The future of curved phones is far from certain, following the underwhelmed response to LG’s efforts and to Samsung’s Galaxy Round. On the one hand, current consumer demands are clearly geared toward obtaining more performance and battery life from phones, not more quirky form factors; on the other hand, these handsets are pushing design boundaries and thus are always on the brink of delivering something groundbreaking. For now, at least, the curves seem to have been shelved.
With the breakthrough of so-called hoverboards into the mainstream, 2015 has been a big year for electric rideables, but not for the one that garnered the most attention at CES in January: the ZBoard 2 electric skateboard. It arrived in Vegas seeking support for a crowdfunding campaign, and it promptly secured nearly $860,000 from 858 Indiegogo backers. Alas, its development has been slow, and the company only recently started shipping boards to beta testers. A year after its big moment in the spotlight, the ZBoard is still a work in progress.
The ignominy of being overshadowed by hoverboards
The advantage hoverboards enjoy over more serious projects like the ZBoard is one of price and convenience. They’re hastily put together and questions have arisen about their safety, but their lower price has prompted many to buy them on a whim. To compete with them, the ZBoard and other electric skateboards like it will have to prove their superior reliability and quality over the long run.
Looking like a segment from a Toblerone chocolate bar, the Pono Player was one of the most charming and fascinating launches of CES 2015. Neil Young’s high-res audio player was built around simple controls, a simple display, and a simple mission: delivering high-fidelity music to a wider, more mainstream audience. It was such an appealing proposition that over 18,000 people contributed in excess of $6.2 million to its Kickstarter campaign before it even arrived in Las Vegas.
But the Pono Player’s fortunes this year have been mixed. It launched to a chorus of critical disapproval, which revolved around the simple fact that regular music listeners just couldn’t hear any difference between the Pono’s high-res tracks and conventional, compressed MP3s. For a $399 music player — tied to a Pono Music service where users have to purchase high-res versions of songs they already own for more than $2 each — the Pono’s failure to display clearly superior quality seemed fatal.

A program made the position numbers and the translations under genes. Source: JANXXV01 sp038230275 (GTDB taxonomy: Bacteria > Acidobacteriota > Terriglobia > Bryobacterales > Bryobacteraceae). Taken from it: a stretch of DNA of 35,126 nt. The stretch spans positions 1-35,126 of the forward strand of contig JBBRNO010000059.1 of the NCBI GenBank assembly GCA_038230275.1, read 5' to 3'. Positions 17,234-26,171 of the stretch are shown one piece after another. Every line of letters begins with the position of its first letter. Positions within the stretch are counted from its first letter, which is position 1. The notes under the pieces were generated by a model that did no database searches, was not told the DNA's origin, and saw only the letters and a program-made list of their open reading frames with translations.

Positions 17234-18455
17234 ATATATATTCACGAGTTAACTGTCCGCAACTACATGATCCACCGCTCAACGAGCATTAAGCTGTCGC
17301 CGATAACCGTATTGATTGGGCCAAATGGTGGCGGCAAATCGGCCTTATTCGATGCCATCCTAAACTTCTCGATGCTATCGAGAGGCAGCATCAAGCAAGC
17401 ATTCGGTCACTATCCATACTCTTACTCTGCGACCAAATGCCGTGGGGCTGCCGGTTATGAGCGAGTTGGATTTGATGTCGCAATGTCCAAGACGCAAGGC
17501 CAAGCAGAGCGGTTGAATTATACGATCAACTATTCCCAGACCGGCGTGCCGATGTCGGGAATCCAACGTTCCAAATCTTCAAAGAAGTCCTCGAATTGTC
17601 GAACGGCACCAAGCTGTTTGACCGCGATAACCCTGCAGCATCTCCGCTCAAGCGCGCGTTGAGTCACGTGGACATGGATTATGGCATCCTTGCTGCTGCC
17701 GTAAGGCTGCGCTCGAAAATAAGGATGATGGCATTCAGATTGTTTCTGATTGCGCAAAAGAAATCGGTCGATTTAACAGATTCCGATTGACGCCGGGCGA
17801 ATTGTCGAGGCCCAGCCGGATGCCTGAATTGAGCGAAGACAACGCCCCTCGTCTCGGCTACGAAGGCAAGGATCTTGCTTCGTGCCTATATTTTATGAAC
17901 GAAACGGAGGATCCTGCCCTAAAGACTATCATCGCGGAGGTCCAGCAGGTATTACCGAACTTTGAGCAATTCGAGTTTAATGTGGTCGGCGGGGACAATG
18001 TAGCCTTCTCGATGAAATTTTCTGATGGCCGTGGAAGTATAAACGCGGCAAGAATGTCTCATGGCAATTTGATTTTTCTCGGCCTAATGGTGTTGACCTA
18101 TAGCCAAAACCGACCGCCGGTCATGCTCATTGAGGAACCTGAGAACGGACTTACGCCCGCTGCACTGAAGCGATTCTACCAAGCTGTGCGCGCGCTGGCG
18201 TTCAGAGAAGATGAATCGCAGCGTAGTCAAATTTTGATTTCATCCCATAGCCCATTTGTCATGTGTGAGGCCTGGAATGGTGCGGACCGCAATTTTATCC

Financial struggles hampered the company in August, by which point its chief, Neil Young, admitted that he and his team were doing everything they could just "to keep Pono alive." At the same time, though, he did point out that tens of thousands of Pono Players and hundreds of thousands of tracks had been sold, and later in the year he had news of an expansion to Canada and the UK. Pono closed off the year by collecting a pair of awards, so its promises of higher quality playback appear to have been justified, even if the benefits of high-res audio remain dubious at best.
The Pono Player could also be found at the Audeze (pronounced like "odyssey") booth at CES 2015, serving as a bright-yellow marker to attract people to this boutique headphone maker’s stand. Those who perused Audeze’s offerings were rewarded with a listen to the excellent EL-8 planar magnetic headphones that the company had just launched. Costing $699, they actually represented a significant move down in price class for Audeze, whose flagship LCD collection is often compared against Sennheiser’s HD800 for the title of best overall headphones available. Audeze made further progress in 2015 by introducing a Lightning-connected pair, called the EL-8 Titanium, which integrates an amp and a digital-to-analog converter into the cable. This makes it possible to get the best and loudest sound from a pair of true audiophile headphones while relying on just an iPhone as the music source.
Big headphones and big sound at a big, but declining, price
The EL-8 has been a clear success for Audeze, which has spread its name further than ever before by making its products more accessible and friendlier to mobile devices. The company has asserted its position as a pioneer in the movement to take high-end personal audio on the move, and CES 2016 is likely to show many competitors introducing their efforts at catching up.